Prof. Kirsten Carlson Named As a ABF/JPB Access to Justice Scholar for its 2023-24 Cohort

Wayne Law Professor Kirsten Matoy Carlson has been selected to join the 2023-24 cohort of Faculty Scholars in The ABF/JPB Foundation Access to Justice Scholars Program.

The Access to Justice Scholars Program promotes the next generation of scholars and supports the infrastructure of the burgeoning field of access to justice. It brings together scholars from across the country from many disciplines, including law, political science, public health, and sociology, to foster discoveries and build theoretical and empirical understanding of what is currently happening with access to civil justice. 

Dr. Carlson is one of six faculty scholars elected by an Advisory Committee from a highly qualified pool of applicants based on their diverse academic backgrounds and project proposals. The faculty scholars, from diverse backgrounds, will each bring their expertise to further the program’s core mission: generating impactful research on access to civil justice and translating this research into practice. The scholars’ projects will produce both discoveries to inform social scientific understandings of access to civil justice and knowledge to inform real-world policy and reduce poverty and inequality in the United States and beyond. Professor Carlson's work will investigate the gaps in existing measures of outcomes and impacts for legal services delivery in Native communities in the United States.

With funding from The JPB Foundation, the ABF supports these Faculty Scholars through mentorship, intellectual community, and funding. Their projects span an array of topics, including Puerto Rico’s Medicaid Program, legal service delivery in indigenous communities in the United States, how consumers engage with the civil legal system, unaccompanied children facing deportation in U.S. immigration courts, legal aid for eviction defense, and racial inequalities in driver’s license suspension. 

“America's access to justice crisis is decades old and, sadly, deepening,” said ABF Faculty Fellow and Access to Justice Scholars Program Director Rebecca Sandefur. “I'm thrilled to announce this year's new cohort of Scholars, whose insights and creativity bring new thinking to the program. Their projects engage new kinds of partnerships critical to giving people and communities effective tools to combat poverty and the power to use their own laws as members of our democracy.”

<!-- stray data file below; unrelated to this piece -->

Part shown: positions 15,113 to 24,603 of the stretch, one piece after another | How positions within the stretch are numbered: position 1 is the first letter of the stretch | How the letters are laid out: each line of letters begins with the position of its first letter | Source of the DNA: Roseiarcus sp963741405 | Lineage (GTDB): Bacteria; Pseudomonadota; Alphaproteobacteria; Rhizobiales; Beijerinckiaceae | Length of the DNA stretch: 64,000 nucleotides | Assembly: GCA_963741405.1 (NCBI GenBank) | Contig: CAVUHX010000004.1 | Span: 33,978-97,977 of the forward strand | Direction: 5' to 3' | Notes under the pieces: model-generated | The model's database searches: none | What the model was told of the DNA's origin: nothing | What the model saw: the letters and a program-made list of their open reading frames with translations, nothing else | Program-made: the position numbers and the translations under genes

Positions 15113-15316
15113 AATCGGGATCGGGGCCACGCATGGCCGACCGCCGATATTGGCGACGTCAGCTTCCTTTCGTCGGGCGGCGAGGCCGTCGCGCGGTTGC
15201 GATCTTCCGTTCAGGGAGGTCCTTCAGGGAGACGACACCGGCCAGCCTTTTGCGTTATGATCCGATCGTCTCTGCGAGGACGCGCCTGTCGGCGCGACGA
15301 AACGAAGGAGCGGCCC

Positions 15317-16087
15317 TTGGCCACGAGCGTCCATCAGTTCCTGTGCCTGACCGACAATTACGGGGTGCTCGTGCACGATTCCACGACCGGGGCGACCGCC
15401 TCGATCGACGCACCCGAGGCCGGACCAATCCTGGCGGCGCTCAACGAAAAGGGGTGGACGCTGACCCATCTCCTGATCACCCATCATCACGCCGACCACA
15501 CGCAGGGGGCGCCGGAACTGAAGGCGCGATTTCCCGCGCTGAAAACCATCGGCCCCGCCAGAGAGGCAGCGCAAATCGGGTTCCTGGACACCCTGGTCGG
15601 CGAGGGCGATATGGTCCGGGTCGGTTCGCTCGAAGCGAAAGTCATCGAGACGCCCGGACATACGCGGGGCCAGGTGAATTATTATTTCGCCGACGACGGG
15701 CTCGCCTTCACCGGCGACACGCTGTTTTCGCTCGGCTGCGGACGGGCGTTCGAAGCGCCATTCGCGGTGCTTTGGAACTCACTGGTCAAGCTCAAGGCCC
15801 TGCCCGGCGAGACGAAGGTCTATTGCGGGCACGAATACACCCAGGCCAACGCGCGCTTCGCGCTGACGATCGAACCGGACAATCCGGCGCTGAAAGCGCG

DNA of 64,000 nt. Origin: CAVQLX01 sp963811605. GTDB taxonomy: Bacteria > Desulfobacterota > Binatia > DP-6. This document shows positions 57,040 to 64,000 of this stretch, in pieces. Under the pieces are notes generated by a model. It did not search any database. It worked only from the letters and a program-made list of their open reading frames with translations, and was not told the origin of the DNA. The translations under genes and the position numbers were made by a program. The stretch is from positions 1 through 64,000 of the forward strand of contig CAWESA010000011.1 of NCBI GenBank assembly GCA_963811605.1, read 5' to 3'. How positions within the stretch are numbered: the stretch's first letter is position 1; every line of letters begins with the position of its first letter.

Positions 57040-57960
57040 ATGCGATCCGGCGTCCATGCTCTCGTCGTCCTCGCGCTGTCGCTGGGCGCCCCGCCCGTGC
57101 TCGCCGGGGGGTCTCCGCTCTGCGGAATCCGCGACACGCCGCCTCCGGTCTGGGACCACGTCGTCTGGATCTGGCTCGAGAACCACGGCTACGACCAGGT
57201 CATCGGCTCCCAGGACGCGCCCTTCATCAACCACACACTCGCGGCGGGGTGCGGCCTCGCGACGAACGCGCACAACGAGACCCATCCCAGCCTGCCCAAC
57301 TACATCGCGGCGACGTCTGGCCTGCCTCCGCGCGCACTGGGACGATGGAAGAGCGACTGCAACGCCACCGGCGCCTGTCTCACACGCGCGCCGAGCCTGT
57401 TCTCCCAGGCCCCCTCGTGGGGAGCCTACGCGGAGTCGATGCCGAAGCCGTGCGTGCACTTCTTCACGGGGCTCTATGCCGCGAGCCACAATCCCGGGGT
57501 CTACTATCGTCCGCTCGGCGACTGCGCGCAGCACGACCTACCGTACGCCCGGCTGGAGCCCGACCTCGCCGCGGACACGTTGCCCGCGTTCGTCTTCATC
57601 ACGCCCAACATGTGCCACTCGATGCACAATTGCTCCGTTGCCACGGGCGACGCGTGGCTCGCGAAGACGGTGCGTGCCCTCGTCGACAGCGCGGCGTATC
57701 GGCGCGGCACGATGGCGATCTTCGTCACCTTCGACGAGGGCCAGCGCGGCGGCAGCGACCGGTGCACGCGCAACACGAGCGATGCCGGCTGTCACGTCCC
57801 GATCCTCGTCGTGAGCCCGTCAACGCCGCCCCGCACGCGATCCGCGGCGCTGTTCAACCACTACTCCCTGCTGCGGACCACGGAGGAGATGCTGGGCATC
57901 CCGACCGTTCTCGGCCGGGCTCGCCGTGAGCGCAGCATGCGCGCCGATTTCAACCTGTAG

Dr. Carlson is a leading authority on federal Indian law. Her interdisciplinary, empirical research investigates access to justice issues, including legal mobilization and law reform strategies used by Native peoples to reform law and policy effectively. Her work seeks to elevate Native voices in their quest for justice within the legal system. She integrates traditional legal analysis with social science methodologies for studying access to justice issues. Dr. Carlson’s groundbreaking research has revealed how tribal governments and Native organizations influence the federal legislative process to affect real world change in the lives of Native people. It has been funded by the National Science Foundation and the Levin Center at Wayne Law. Her articles have appeared in the Michigan Law Review, Minnesota Law Review, University of Colorado Law Review, the Indiana Law Journal, Harvard Journal on Legislation, Law and Society Review, and selected for presentation at the Yale/Stanford/Harvard Junior Faculty Forum at Harvard Law School.

Currently, Professor Carlson teaches federal Indian law, legislation, legal change and civil procedure at Wayne State University Law School. She has received the Donald H. Gordon Award for Excellence in Teaching and been selected by students as the Professor of the Year, First Year.

Carlson brings a range of professional and academic experience to her teaching and research. She serves on the State Bar of Michigan Standing Committee on American Indian Law and is a fellow of the American Bar Foundation. Prior to joining Wayne Law, she advocated nationally and internationally to protect the rights of Indian nations as a staff attorney at the Indian Law Resource Center. She led the center's advocacy efforts to restore criminal jurisdiction to Indian nations to end violence against women in Indian Country. She also clerked for the Hon. Diana E. Murphy of the U.S. Court of Appeals for the Eighth Circuit.

Carlson earned her law degree cum laude and a doctorate in political science from the University of Michigan, a master of arts degree with distinction in Maaori studies from the University of Wellington, New Zealand, and a bachelor’s in international studies from The Johns Hopkins University.

Learn more about the Access to Justice Scholars here.


About the American Bar Foundation

The American Bar Foundation (ABF) is the world’s leading research institute for the empirical and interdisciplinary study of law. The ABF seeks to expand knowledge and advance justice through innovative, interdisciplinary, and rigorous empirical research on law, legal processes, and legal institutions. To further this mission the ABF will produce timely, cutting-edge research of the highest quality to inform and guide the legal profession, the academy, and society in the United States and internationally. The ABF’s primary funding is provided by the American Bar Endowment and the Fellows of The American Bar Foundation.


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